On View of Education: Vol. 5 – Curriculum

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As a member of a teaching staff, I marched to my own beat as a believer in need for reform across many aspects of education. In discussions, I was often the contrarian in the group. One person described me as, the best devil’s advocate she had ever been around. Of course, I countered her comment that I wasn’t being the devil’s advocate, thus being myself.

In the world of educational conformity, I was often the voice in the wilderness. I spoke my mind, and a few of my past colleagues who read these pages will think – Yep, he said that.

Packing to move provides an opportunity to sort, discard, and organize. I kept some of my writings from my teaching days, thus recently gathered some of the quotes, most of which were written between 1987-2001.

Some will cheer while others jeer. Some will detect a passion, others will think Oh no, he’s one of those. You may disagree with some, all, or possibly none … and that’s OK – after all, I’ve handled dialogue on sensitive subjects before. But keep in mind, because we may disagree, it doesn’t mean I’m wrong – thus it just means we disagree.

Below is a collection of quotes with each standing on its own so I’ve numbered them only for reference.

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Today’s Topic: Curriculum
1) Educational curriculum is trapped in the dogma of traditional segregation and academic topics based on times past. Conceptualized applied learning seeks to prepare students for the workplace and life in a global society. Education must selectively abandon topics for the sake of conceptual, applicable knowledge.

2) Educators hiding behind the “they need it for college” banner is nothing more than an excuse to not change, thus continuing to promote the status quo.

3) Only in education do disciplines remain in isolation of one another, whereas in life whereas subjects are integrated. This isolation is like an hour walk in the woods divided into 15 minutes of plants, 15 minutes of animals, 15 minutes of earth materials, and 15 minutes of atmosphere. No wonder students define math (or any given subject) as 3rd Period.

4) Our school’s curriculum needs to be integrated to promote useful information in the world of life; not academia. The educational institution fails to realize that people trained in applicable conceptual frameworks of subject matter and higher order thinking skills will be able to learn the necessary content of the future.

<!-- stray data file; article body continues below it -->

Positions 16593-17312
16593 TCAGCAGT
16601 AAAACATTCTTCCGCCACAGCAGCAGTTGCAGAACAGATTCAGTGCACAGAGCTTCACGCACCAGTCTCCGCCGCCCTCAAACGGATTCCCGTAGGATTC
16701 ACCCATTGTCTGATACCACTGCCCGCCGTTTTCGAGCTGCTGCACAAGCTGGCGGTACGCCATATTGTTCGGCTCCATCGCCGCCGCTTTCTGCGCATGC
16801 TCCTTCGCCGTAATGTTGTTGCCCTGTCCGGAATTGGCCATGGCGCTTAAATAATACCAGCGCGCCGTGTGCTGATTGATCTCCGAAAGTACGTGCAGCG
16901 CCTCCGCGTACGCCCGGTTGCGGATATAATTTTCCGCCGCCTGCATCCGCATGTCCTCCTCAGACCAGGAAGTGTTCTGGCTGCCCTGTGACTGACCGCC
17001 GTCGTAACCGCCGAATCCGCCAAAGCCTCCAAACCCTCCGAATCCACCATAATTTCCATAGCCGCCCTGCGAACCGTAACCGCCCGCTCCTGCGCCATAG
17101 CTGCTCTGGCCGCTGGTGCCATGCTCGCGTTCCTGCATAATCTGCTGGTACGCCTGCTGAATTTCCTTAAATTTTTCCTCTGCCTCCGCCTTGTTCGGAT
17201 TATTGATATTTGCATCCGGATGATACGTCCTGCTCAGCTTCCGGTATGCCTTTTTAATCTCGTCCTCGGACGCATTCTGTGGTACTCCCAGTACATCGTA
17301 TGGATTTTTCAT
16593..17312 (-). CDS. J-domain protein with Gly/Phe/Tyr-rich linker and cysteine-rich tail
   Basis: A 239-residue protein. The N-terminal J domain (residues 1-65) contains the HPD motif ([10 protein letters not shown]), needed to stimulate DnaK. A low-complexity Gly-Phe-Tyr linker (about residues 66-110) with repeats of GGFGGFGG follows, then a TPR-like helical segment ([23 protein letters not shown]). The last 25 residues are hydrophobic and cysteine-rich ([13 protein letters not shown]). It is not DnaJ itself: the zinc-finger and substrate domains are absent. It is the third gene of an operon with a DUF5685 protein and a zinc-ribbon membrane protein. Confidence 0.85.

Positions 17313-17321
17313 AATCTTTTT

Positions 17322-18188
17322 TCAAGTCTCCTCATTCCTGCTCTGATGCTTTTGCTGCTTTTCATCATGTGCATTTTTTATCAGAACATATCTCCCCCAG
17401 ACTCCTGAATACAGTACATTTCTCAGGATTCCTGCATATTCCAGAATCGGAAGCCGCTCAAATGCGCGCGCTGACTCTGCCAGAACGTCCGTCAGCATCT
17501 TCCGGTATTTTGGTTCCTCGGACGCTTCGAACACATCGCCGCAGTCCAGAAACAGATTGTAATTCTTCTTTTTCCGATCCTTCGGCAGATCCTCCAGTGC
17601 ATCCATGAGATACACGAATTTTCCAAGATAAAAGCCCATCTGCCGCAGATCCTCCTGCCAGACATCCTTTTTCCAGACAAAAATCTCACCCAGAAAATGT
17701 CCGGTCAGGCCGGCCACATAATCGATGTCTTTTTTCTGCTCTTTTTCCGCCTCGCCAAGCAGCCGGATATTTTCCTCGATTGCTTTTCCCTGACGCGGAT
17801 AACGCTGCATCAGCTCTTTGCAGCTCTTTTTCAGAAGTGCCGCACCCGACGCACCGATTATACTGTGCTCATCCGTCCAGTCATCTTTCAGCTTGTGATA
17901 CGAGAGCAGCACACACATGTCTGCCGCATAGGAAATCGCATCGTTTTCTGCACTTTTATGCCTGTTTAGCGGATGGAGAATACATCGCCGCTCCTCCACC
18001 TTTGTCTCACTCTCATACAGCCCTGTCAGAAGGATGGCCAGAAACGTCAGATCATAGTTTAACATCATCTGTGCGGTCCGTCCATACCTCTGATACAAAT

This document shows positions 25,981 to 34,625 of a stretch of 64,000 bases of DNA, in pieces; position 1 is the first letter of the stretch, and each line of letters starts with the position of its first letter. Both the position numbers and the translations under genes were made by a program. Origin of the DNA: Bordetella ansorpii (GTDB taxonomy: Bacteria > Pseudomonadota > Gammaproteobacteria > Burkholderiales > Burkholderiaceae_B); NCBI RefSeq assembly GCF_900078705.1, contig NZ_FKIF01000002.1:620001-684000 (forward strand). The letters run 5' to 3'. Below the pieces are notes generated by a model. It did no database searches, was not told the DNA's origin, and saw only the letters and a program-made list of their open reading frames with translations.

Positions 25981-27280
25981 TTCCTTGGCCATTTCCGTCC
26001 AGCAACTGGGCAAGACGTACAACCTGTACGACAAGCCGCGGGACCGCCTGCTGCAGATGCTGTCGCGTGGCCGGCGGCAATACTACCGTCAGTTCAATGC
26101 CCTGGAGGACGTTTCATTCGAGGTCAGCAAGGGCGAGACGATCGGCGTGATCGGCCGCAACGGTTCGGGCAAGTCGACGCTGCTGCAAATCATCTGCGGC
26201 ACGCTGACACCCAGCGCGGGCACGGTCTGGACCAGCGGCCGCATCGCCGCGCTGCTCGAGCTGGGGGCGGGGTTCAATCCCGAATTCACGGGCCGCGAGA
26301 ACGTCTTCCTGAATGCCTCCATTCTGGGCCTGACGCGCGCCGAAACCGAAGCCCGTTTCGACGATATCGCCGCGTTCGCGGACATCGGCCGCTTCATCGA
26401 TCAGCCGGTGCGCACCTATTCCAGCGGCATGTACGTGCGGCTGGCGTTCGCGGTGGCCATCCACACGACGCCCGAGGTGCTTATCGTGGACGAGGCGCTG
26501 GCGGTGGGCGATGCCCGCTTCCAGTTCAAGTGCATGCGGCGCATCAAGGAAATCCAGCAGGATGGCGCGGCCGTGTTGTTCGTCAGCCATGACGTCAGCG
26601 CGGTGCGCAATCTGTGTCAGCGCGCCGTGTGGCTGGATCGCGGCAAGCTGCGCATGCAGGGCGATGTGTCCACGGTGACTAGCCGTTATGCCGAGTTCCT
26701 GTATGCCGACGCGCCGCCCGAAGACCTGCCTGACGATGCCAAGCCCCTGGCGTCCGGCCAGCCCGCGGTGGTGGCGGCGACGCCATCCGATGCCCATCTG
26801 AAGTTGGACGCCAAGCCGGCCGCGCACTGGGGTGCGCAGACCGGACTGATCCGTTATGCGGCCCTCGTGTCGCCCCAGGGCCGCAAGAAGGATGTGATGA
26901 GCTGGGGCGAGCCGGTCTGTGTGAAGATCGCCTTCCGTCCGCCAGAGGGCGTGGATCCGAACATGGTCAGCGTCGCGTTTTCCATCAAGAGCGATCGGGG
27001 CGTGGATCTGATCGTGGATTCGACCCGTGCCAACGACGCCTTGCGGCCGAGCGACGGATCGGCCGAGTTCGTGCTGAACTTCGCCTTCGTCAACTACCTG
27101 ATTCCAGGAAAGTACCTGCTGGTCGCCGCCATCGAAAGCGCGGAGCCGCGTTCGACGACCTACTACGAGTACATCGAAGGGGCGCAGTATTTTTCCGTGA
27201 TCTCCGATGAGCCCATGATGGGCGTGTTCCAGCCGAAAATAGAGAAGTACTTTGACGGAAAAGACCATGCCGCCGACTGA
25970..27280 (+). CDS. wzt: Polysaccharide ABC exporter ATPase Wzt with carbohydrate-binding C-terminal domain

5) Integrated curriculum is an important vehicle for problem-solving, life-based application of content. Life is not divided into specialized time slots as no subject in life is limited to third period. Integration increases student effectiveness and leads to increased use of quality performance-based assessments involving practical situations. Continual use of individual department curricular development support the status quo and the industrial-based educational setting that we proclaim to change.

6) We biology teachers stress the stages of a cell’s live, especially those of cell division (prophase, metaphase, anaphase, telophase). On the other hand, I haven’t heard any of those terms on the evening news or anywhere outside of my classroom other than a conference of biology teachers. Therefore, which is more important: to teach the details of cell division, its phases, and all the parts and activities or to teach the basic essentials of cell division, then followed by focusing on cancer? If given a choice, what would students select?

7) Innovative textbooks/programs exist – the ones that incorporate content standards, teaching standards, assessment standards, and research about teaching and learning. So, why do teachers and school districts avoid them like the plague?

Previous posts in the series




Teaching and Learning